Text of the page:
In the wake of loss, a teen musician struggles to get her groove back.
Susannah Hayes cherishes the long tradition of midnight music lessons in her father’s home studio. Here, along with chord progressions and songwriting, her dad taught her to trust her instincts and her heart. But lately, her dad, a former rock star, has been longing for the past, making it difficult for Susannah to connect with him in the present. When her father dies, any hope of reconnecting goes with him. As proxy, she resolves to locate his former band members, but before she can begin the legwork, financial hardship dictates that she and her mother move away from the life she’s always known. With the move, Susannah finds herself struggling to start over while mourning her loss. A lot happens to the grieving teen over the course of the 400-plus pages, but Smetana deftly avoids overwhelming readers. Susannah has three potential suitors; she fights to come to grips with her mother’s new dating life; she meets the grandmother whom she’d been led to believe dead; and she works to hold onto her best friend from her old life while making music with new friends. Susannah’s first-person narration is punctuated with evocative descriptions of the Santa Anas and the wildfires they bring—characters in their own right. Characters appear white by default with the exception of a love interest with a Latino surname.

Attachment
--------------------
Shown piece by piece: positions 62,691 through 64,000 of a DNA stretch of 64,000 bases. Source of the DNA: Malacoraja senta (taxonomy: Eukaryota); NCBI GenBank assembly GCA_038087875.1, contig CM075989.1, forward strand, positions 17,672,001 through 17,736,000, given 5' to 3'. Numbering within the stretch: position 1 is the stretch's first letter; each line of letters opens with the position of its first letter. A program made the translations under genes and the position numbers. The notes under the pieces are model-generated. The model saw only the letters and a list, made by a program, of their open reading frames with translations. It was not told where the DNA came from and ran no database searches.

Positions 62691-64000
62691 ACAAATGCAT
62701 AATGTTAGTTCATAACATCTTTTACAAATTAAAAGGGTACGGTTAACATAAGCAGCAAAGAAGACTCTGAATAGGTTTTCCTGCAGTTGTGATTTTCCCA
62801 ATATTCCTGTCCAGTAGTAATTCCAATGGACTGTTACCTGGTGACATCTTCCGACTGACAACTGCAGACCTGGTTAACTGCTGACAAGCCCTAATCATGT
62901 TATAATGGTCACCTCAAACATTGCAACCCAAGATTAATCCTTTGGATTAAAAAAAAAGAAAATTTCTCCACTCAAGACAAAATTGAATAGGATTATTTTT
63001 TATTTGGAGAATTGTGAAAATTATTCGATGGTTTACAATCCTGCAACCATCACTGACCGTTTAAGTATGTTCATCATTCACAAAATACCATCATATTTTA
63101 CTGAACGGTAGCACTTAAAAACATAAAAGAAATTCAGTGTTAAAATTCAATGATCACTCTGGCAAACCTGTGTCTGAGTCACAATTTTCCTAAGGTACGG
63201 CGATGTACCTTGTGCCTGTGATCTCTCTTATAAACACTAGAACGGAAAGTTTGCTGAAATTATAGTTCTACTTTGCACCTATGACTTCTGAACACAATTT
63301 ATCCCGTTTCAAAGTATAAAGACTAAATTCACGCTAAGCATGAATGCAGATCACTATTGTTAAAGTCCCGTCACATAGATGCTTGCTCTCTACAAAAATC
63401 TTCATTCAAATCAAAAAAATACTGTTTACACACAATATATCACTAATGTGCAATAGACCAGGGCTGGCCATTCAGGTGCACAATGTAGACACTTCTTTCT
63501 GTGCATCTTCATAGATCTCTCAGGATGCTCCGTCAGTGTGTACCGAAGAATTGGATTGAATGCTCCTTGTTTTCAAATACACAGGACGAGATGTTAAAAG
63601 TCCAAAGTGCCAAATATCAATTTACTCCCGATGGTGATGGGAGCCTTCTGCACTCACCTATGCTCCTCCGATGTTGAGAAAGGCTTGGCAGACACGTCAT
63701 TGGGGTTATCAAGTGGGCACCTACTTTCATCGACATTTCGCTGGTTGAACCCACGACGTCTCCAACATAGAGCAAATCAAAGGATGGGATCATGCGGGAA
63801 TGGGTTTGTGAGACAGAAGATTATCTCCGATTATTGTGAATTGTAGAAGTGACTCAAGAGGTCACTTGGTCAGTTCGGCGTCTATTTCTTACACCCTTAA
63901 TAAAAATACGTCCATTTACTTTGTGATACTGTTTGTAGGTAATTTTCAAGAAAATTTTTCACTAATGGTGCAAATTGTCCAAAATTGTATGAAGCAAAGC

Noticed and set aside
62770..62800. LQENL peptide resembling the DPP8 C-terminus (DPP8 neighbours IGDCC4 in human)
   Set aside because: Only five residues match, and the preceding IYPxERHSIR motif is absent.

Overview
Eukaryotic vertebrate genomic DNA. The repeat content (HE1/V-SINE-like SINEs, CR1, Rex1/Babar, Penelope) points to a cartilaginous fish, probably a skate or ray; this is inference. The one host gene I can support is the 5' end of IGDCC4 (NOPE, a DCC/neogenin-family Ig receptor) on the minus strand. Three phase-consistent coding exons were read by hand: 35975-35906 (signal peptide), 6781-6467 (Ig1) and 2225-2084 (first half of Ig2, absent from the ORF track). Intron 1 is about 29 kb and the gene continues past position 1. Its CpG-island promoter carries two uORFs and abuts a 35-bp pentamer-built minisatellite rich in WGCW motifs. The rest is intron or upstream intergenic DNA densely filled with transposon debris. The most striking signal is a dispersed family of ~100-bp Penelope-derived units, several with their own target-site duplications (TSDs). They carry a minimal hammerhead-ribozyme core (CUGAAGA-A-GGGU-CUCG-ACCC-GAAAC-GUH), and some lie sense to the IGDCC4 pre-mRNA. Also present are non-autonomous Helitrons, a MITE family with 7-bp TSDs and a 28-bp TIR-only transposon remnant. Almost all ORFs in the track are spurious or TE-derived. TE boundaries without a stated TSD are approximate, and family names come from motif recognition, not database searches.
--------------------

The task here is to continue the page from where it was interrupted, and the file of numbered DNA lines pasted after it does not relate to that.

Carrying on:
A touching, albeit lengthy, story about the painful process of moving on. (Fiction. 15-18)